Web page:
Thursday, October 17, 2013

Saying Thank You is an ART....

I came across this about saying Thank You. I thought it was so relevant and important.  Although I did not write this.  I thought you might enjoy it.

"When I was growing up my mother instilled in me the importance of saying thank you.  The art of appreciation isn’t reserved just for when someone holds a door open for you or does a favor for you.  Saying thank you is truly a forgotten art.  I am trying to teach my children much in the same ways that my mother taught me.  Christmas and Birthdays are the two main times that I am dedicated to sending out thank you notes for, but I’m not stuck on just those two occasions either.  When someone sends a gift, you should say thank you.  They took the time to send it to you, and you should take the time to say thank you.

When sending thanks, many people just think that it is acceptable to pick up the phone and say thank you or to send an email saying thank you.  I disagree with this.  While I do pick up the phone and say thanks, on occasion, I still follow it up with an actual thank you note.  Many times if the sender doesn’t hear from you, they won’t know that you received what they sent, so calling to say you received the gift is a great way to let the sender know that you received the gift.  However, I still feel it is important to follow the call up by sending an actual thank you note.  If you are sent an electronic gift, such as an online gift certificate, or an email notifying you that someone ordered you a magazine subscription, or some other electronically sent gift, then an email thank you is warranted.  The sender sent a gift electronically, therefore sending an electronic thank you is acceptable.  This is the only time where I feel an electronic thank you is warranted.  If someone takes the time to mail something to you or to have something mailed to you, you should take the time to sit down and write them a note of thanks, and place that back into the mail to them.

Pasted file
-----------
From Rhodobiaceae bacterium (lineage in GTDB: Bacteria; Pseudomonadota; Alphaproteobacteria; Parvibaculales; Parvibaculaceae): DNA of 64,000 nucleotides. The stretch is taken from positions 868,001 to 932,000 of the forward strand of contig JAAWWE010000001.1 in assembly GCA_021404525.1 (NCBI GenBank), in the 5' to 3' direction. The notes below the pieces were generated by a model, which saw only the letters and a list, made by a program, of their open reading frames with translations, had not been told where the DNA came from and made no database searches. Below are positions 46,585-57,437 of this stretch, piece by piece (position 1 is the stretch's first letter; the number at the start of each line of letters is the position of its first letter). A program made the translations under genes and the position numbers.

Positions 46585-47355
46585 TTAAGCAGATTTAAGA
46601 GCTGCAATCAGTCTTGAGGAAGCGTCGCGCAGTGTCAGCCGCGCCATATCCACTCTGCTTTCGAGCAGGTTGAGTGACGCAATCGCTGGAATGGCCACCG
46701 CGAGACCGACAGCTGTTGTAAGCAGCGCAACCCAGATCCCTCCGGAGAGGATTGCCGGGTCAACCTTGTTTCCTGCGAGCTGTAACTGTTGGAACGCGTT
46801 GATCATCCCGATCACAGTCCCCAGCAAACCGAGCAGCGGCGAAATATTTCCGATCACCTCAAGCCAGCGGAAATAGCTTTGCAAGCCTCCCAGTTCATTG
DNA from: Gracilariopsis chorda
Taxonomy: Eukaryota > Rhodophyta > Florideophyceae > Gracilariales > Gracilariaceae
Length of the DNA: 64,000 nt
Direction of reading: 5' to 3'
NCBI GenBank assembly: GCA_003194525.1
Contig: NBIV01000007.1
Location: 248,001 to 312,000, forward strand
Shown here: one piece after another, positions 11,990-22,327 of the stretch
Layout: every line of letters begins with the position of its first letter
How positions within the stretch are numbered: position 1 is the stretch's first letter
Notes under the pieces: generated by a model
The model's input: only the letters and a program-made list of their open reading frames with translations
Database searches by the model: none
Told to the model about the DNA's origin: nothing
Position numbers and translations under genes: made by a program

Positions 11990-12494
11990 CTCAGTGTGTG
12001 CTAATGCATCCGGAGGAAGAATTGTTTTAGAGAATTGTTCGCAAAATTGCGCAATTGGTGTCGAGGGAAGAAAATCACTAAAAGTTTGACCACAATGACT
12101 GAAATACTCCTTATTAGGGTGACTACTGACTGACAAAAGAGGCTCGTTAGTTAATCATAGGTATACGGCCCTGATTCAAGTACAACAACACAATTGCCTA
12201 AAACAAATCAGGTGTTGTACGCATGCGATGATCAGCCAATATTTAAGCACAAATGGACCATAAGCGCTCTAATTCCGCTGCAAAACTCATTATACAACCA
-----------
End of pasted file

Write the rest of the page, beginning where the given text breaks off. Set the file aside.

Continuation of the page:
When writing a thank you note, you do not need to write a dissertation on how happy you were to receive the item, recanting your exact experience of opening the gift and how it made you feel.  On the opposite end of the spectrum, simply writing “thanks” or “thank you” in a card or on a piece of paper will not suffice either, mind you.  I use a simple formula when writing a thank you note: greet the sender, thank them for the specific item, wish them well and then close your note.  Sometimes a person may send you multiple items, in this case you can say “thank you for the gifts.  I especially liked” and insert your favorite item.  If someone sends you cash or a gift card, it is a nice idea to tell them what you bought or what you will buy with the gift they sent to you.  This way the sender knows that you put their gift to good use, whether it was a need or greed purchase that you made with the gift.  The sender just wants to know that you used it and that it went towards something you need or wanted.

To many out there, this may seem trivial or silly even.  Saying thank you is so important though.  It lets people know that they (or what they do) have been appreciated.  It takes only minutes, but the feeling of joy that it leaves lasts a life time."

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